The Chinese Communist Party in Hong Kong, Postscript
*This paper is a follow-up of the report published in 2022.
The role of the Chinese Communist Party (CCP) in the governance of Hong Kong cannot be overstated. The party was a constant presence in late colonial Hong Kong, wielding outsized influence in the territory through the united front. The party had considerable mobilizational power. China’s Leninist politicians drafted the Hong Kong Basic Law.The Basic Law laid down Hong Kong’s political institutions, grafted onto unreformed colonial, political, legal, and economic institutions and social structure that continued well beyond 1997. Indeed, 24 articles of the Basic Law set out institutional and policy continuity to ensure a smooth transition. It was deceptively smooth.
In 1997 the party adopted a largely hands-off policy on Hong Kong, giving the first Hong Kong Special Administrative Region (HKSAR) government considerable leeway, for example, not to implement Article 23 of the Basic Law requiring local Hong Kong legislation on national security matters. In 2003 the party, alarmed in the wake of widespread protest and demonstrations against official proposals to legislate on Article 23, changed the institutional architecture for Hong Kong policymaking in Beijing. Authorities set up the Central Hong Kong and Macau Coordination Group, headed by various Politburo Standing Committee members from 2003. It was a large, unwieldly group comprising representatives of the many organizations with business in Hong Kong, which were mostly ministries of the State Council. The party’s reach in Hong Kong gradually increased, especially after 2012 when in response to protests the newly appointed Chief Executive CY Leung abandoned local “national and moral education” for Hong Kong’s schools, a move the party reluctantly agreed to. Contention over political reform in Hong Kong spilled into the streets in 2014. The party responded by publicly reasserting its “comprehensive jurisdiction” over Hong Kong in a State Council White Paper. In 2017 party authorities laid down the Greater Bay Area (GBA) integration plan, signaling Hong Kong’s future role in the region. By 2018 Politburo Standing Committee member Han Zheng chaired the coordination group. Still, from 2003 to 2018 the institutional arrangements at the center and in Hong Kong for party policy making on Hong Kong remained largely unchanged. Then came the explosive protests of 2019, and everything changed. The party signaled the change publicly in its 4th Plenum Central Committee decision of October 31, 2019. First, at the center the party added public security officials to the leadership team of the coordination group. Then, in 2020 the party reorganized and upgraded the coordination group into the Central Hong Kong and Macau Work Leading Small Group (CHKMWLSG), a smaller, more focused, and more high-powered body with the imprimatur of the Politburo to direct policy on Hong Kong. New personnel appointments followed: Xia Baolong to head the Hong Kong and Macau Affairs Office (HKMAO) and Luo Huining to head the local Liaison Office of the Central People’s Government in the HKSAR/Hong Kong Work Committee (中央人民政府駐香港特別行政區聯絡辦公室/香港工作委员会) (hereafter, LOCPG/HKWC) In these and other changes, the party sought to put down the protests and regain authority and control of Hong Kong government and civil society. The appointments signaled a radical departure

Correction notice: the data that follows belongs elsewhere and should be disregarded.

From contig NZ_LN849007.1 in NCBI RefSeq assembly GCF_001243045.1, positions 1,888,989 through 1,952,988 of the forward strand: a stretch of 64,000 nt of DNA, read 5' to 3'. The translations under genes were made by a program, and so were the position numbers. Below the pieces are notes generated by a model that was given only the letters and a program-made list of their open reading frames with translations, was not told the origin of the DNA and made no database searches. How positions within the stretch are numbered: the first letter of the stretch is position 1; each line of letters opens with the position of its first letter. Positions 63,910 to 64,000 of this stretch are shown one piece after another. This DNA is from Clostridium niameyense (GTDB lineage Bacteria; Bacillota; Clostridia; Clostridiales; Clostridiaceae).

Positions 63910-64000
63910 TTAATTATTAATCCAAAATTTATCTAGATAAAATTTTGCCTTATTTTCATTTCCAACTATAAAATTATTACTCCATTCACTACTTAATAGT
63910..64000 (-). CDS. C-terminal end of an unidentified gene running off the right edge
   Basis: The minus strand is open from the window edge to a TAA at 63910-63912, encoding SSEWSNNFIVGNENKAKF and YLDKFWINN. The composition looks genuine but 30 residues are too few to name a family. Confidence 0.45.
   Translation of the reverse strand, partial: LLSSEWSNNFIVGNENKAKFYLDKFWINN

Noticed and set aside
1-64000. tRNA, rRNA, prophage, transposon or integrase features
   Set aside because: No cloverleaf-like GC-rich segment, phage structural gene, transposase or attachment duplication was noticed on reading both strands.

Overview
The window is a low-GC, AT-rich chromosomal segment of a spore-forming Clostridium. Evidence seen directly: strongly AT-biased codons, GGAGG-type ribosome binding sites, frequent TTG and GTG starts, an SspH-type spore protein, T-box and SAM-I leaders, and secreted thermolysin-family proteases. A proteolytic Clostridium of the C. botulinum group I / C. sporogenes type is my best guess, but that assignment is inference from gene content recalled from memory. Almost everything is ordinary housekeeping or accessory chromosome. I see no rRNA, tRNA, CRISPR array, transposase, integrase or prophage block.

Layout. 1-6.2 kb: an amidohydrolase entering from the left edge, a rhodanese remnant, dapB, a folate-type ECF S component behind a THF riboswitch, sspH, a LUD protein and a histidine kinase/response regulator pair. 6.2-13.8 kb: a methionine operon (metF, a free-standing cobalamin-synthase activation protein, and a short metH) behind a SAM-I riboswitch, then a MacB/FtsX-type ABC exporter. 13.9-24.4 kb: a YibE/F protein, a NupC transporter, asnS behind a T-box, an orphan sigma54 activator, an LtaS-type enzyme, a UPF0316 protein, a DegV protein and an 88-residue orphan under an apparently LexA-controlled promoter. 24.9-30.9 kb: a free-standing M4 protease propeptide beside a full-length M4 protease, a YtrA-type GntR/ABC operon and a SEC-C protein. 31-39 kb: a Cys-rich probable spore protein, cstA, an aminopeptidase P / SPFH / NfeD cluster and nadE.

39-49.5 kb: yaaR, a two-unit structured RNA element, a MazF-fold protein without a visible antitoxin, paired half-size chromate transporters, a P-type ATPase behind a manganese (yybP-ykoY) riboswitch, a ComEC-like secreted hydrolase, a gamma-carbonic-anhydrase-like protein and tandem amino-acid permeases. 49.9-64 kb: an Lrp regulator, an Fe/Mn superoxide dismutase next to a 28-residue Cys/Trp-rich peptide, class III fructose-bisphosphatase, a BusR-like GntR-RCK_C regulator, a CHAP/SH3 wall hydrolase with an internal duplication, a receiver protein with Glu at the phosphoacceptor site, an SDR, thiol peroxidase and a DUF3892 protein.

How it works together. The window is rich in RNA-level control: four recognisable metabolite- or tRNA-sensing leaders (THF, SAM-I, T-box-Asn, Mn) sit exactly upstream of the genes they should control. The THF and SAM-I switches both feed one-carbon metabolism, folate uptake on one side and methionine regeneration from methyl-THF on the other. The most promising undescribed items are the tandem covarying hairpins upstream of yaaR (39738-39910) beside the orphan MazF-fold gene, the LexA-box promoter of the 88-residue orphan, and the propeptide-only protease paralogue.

from the party’s previous policy of accommodation.